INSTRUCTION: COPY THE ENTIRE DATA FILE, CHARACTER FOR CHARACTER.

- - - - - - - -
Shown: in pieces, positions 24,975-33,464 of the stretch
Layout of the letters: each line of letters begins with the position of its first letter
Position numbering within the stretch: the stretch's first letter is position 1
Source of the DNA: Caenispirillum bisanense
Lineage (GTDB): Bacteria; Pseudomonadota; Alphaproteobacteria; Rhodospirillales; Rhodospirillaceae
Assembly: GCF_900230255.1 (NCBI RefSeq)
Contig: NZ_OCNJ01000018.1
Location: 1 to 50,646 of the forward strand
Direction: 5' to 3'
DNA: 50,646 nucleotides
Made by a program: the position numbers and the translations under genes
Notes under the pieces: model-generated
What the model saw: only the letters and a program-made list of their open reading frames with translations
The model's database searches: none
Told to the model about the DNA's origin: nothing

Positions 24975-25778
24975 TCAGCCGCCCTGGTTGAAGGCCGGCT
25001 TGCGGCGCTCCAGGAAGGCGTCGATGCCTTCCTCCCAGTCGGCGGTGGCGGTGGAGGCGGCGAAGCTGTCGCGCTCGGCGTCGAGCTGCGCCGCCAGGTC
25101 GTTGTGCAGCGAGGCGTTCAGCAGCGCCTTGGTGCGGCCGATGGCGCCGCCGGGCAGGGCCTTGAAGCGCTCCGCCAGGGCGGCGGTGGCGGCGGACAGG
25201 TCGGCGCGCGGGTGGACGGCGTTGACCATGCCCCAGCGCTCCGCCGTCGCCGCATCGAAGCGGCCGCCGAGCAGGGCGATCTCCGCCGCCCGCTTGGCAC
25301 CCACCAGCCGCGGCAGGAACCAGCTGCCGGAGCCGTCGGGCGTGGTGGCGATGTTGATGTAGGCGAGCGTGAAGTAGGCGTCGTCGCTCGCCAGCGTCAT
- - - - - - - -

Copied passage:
Shown: in pieces, positions 24,975-33,464 of the stretch
Layout of the letters: each line of letters begins with the position of its first letter
Position numbering within the stretch: the stretch's first letter is position 1
Source of the DNA: Caenispirillum bisanense
Lineage (GTDB): Bacteria; Pseudomonadota; Alphaproteobacteria; Rhodospirillales; Rhodospirillaceae
Assembly: GCF_900230255.1 (NCBI RefSeq)
Contig: NZ_OCNJ01000018.1
Location: 1 to 50,646 of the forward strand
Direction: 5' to 3'
DNA: 50,646 nucleotides
Made by a program: the position numbers and the translations under genes
Notes under the pieces: model-generated
What the model saw: only the letters and a program-made list of their open reading frames with translations
The model's database searches: none
Told to the model about the DNA's origin: nothing

Positions 24975-25778
24975 TCAGCCGCCCTGGTTGAAGGCCGGCT
25001 TGCGGCGCTCCAGGAAGGCGTCGATGCCTTCCTCCCAGTCGGCGGTGGCGGTGGAGGCGGCGAAGCTGTCGCGCTCGGCGTCGAGCTGCGCCGCCAGGTC
25101 GTTGTGCAGCGAGGCGTTCAGCAGCGCCTTGGTGCGGCCGATGGCGCCGCCGGGCAGGGCCTTGAAGCGCTCCGCCAGGGCGGCGGTGGCGGCGGACAGG
25201 TCGGCGCGCGGGTGGACGGCGTTGACCATGCCCCAGCGCTCCGCCGTCGCCGCATCGAAGCGGCCGCCGAGCAGGGCGATCTCCGCCGCCCGCTTGGCAC
25301 CCACCAGCCGCGGCAGGAACCAGCTGCCGGAGCCGTCGGGCGTGGTGGCGATGTTGATGTAGGCGAGCGTGAAGTAGGCGTCGTCGCTCGCCAGCGTCAT